I pushed the button to speak to her. Well, it’s my first day working alone, so I’m probably making it seem harder than it really is, I told her.

No. I think it’s a hard job, she said.

I was trying to be optimistic, she was right. It was a hard job.

I’d applied for a job at one of the town’s chain supermarkets. It was the store I shopped at, and the workers all seemed fairly cheerful, so I figured it would be a decent place to work. I’d used a cash register before. Once I got the hang of this particular point-of-sale system, how difficult could it be to ring up groceries for a few hours a day? If there were no cashier positions open, maybe I could stock shelves or work behind the customer service desk. In any case, I’d be working indoors, out of the sun and the heat and the wind and the dust. A supermarket job would be ok.

Photo of Gas Station During Evening

When I went through the prescreening phone interview with someone from the corporate human resources department, I was told the only job available at that store was in the fuel center (aka the gas station). Sure, I told the woman. I’ll take that job. I figured it couldn’t be that much harder than working in the main store. Turns out I was wrong.

The first problem with working in the fuel center was that while I was being trained the first week, I had to be there at 5:45 in the morning. Ugh. Because my drive from home to the store took 40 minutes, I had to back out of my driveway no later than a couple minutes after five o’clock. It was still dark when I got out of bed between 4:00 and 4:15 to get dressed, eat breakfast, brush my teeth, and gather everything I’d need for the day. I tried to be quiet, but The Man is a light sleeper, and I always woke him up.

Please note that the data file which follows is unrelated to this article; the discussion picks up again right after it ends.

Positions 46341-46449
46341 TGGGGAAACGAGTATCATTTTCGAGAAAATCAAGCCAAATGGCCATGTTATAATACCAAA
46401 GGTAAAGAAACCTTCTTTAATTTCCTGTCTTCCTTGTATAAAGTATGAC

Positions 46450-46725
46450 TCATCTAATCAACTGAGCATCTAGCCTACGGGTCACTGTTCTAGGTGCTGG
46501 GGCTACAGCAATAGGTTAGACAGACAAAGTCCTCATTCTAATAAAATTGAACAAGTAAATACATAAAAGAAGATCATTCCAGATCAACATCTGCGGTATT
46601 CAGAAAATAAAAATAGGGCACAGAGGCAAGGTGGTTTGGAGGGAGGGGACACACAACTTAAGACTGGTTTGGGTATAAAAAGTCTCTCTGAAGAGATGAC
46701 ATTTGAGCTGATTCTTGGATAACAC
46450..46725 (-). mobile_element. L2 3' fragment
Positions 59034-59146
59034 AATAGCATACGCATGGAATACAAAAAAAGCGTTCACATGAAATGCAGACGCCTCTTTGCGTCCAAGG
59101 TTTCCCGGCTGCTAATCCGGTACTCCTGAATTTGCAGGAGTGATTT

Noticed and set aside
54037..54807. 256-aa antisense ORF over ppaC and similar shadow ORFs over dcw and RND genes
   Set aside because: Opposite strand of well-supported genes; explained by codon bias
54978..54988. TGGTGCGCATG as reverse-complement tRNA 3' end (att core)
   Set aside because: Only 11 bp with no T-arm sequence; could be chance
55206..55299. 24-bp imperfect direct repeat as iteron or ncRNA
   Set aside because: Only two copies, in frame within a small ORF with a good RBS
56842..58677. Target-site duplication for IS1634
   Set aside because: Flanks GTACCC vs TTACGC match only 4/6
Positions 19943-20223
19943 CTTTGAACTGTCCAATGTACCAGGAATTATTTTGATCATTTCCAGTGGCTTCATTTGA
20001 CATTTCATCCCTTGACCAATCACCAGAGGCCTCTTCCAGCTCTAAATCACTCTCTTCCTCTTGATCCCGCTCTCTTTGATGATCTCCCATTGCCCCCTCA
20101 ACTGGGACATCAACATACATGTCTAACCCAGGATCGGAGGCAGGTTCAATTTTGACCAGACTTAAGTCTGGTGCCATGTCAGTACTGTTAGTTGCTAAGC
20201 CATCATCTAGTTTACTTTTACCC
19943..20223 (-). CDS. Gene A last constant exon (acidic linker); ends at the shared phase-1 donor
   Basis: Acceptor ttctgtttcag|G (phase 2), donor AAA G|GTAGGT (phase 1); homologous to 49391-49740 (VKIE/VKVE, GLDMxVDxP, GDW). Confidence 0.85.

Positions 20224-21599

I can’t really blame the early morning start time on the fuel center. I could have worked an early shift in the main store too. Also, my schedule for the second week on the job was all over the place: two nights closing, one day mid shift, another morning shift, one more at midday. At least the rest of my work life wouldn’t require a 4am wake up, but having no set schedule can wreak havoc on a gal’s sleep patterns.  

Learning the point-of-sale system wasn’t so difficult. I had a handheld barcode scanner and a computer touch screen; all sales transactions were made using those two devices. Once I learned how to do a void and a cash drop and how to preauthorize cash and debit/credit card gas sales, I was golden. After four days of training, I pretty much had the system down.

I think the part of the job the customer was observing as hard was how busy it got out there. The first day I worked alone was a Friday, and it seemed like half the town was stopping at the grocery store pumps to fuel up. It also seemed like customers came in waves; the fuel center would be empty, then half or more of the pumps would be in operation. Of course, people have needs, and when there are a lot of people, there are a lot of needs. Everyone with a declined credit or debit card came to me. Everyone who couldn’t get the machine outside to register their reward points came to me. Everyone who couldn’t get their pump to start or who thought their pump had shut off too soon came to me. All of these people were in addition to the people who wanted to pay cash or who didn’t want to use a card at the pump or who wanted to buy a pack of gum, an energy drink, a bag or chips, or a pack of cigarettes.

Oh, the cigarettes! I’ve never been a smoker. I’ve never bought a pack of

Marlboro Cigarette Boxes

cigarettes for myself in my life, and when I’ve bought one for another person, the smoker has been very explicit about what exactly I should get. I had no idea there were so many varieties of cigarettes in the world. We had soft packs and boxes, longs and wides, menthols and organics. In the fuel kiosk, we sold 30 varieties of Marlboros, probably 15 varieties of Camels, eight varieties of American Spirits!

How do people even know what they like to smoke? I asked my coworker with bewilderment and frustration.